Warning systems design in a glass cockpit environment
In Sweden close to 500 people are killed and several thousands severely injured in traffic each year. This is one of the largest health problems for society in both Sweden and the whole world. In the cars of tomorrow will the main instrument panel and the centre console be screen-based instead of the current solution with “iron instruments” and other physical devices. This future driver environment opens for a flexible and situation-dependent usage of presentation resources. The purpose of this thesis is to explore these possibilities from a warning system perspective.
The project had its main focus on designing warning system concepts using the HUD and vibrotactile information in a coordinated way based on established HMI principles. Another goal for this thesis work was to generate a functional concept for demonstration and evaluation in the virtual reality lab at the University of Linköping.
The method of realization was divided into three phases – information gathering, concept generation and implementation. These phases are commonly used in design projects. This way of work supplies structure to the project and makes it possible to achieve an iterative design process.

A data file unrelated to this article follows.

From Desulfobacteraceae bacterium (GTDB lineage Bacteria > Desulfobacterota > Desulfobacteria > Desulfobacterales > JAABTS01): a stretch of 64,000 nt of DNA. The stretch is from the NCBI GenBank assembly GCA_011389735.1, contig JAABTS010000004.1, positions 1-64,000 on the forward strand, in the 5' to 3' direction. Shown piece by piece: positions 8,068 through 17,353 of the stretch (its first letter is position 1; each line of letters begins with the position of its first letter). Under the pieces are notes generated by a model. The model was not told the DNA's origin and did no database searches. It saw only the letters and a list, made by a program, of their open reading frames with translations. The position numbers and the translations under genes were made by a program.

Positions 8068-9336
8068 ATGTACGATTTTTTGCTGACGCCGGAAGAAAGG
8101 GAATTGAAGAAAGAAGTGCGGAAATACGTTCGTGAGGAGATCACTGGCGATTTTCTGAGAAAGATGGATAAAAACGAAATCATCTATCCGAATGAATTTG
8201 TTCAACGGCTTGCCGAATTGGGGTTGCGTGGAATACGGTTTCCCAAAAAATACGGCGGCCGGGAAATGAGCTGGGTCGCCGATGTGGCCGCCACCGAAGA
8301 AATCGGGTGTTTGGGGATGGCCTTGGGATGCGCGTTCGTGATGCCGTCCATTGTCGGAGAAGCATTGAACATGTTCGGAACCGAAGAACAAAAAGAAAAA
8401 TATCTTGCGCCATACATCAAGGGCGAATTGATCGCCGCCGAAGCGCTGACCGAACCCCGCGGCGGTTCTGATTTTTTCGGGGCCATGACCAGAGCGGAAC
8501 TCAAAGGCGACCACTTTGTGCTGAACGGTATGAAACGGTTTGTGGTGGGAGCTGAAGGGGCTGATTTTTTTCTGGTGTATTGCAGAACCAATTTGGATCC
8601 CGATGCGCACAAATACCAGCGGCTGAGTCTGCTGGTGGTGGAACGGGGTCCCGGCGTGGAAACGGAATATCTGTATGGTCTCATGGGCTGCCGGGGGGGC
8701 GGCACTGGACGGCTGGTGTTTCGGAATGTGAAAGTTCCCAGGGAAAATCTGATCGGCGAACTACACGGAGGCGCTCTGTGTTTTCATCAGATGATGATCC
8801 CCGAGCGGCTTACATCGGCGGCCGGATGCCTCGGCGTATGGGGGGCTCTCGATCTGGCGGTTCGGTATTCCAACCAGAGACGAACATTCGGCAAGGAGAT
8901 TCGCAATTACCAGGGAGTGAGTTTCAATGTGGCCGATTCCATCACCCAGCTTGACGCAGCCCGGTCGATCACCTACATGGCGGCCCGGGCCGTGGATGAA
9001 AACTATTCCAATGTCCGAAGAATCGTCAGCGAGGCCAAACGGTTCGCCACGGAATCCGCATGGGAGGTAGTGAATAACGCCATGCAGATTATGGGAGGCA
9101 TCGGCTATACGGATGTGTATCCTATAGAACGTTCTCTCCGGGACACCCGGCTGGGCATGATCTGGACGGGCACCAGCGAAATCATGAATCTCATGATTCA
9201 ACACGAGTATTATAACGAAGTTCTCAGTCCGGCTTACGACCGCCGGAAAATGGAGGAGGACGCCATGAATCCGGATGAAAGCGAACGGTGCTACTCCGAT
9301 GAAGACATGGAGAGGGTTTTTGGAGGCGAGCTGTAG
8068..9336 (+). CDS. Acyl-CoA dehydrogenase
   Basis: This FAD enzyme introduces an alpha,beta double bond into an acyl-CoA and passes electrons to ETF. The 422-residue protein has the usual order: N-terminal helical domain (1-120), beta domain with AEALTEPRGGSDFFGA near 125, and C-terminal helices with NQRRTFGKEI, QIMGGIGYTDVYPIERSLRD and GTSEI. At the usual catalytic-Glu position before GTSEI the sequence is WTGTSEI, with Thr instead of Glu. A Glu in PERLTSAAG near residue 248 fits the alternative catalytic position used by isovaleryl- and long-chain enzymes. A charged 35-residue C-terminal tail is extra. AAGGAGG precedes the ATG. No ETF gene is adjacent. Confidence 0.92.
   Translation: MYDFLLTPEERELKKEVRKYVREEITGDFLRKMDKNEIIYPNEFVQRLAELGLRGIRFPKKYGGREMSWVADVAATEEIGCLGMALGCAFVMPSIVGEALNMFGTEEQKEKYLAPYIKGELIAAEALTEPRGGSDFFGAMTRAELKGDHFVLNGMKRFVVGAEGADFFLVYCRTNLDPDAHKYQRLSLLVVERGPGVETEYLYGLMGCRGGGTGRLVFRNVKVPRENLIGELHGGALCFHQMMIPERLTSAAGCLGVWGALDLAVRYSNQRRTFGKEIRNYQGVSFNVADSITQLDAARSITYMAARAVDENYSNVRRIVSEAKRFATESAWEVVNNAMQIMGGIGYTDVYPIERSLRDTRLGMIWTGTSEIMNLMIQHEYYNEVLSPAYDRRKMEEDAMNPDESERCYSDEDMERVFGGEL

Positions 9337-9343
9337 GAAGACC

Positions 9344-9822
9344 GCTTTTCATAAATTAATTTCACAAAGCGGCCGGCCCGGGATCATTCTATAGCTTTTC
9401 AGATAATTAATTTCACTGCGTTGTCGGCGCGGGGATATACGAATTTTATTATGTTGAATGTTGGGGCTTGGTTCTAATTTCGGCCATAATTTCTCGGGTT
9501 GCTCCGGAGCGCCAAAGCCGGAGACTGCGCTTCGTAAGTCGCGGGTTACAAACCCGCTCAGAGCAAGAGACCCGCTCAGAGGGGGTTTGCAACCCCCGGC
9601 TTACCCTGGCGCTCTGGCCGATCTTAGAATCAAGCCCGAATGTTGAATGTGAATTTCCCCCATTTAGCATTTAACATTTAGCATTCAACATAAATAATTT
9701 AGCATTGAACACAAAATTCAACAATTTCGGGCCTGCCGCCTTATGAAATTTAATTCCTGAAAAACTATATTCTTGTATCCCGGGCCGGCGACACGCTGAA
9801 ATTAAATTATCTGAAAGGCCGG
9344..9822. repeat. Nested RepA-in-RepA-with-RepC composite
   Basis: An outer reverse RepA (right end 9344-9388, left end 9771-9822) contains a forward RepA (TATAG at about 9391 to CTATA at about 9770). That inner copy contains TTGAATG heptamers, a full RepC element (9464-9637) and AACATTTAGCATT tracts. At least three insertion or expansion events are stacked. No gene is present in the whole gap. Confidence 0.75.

The information gathering involved a thorough theoretical study of HMI, interface design and warning design. A state of the art investigation was then conducted to find out how the warning systems, relevant to this thesis, are presented today.
The concept generation was divided into two parts – warning system design and visual design. The Warning system design concepts were based on different combinations from a morphologic matrix and relevant theory. Consideration was also taken to when the systems are likely to be activated and which modality, or modalities, that then was suitable to use. The visual design concepts were developed by using creative product development methods and the iterative Simulator-Based Design (SBD) theory.
After concluding the concept generation was the visual design results given functionality by programming software. The visual warning system were then integrated in the simulator software and fully implemented in the simulator cockpit at the university.
The implemented warning systems were then evaluated by a pilot study conducted in the simulator. Test persons were invited to the VR-lab and given an introduction to the warning systems. They were then asked to drive a predetermined route with a number of different warning system conditions. These test results were later statistically analyzed and evaluated.
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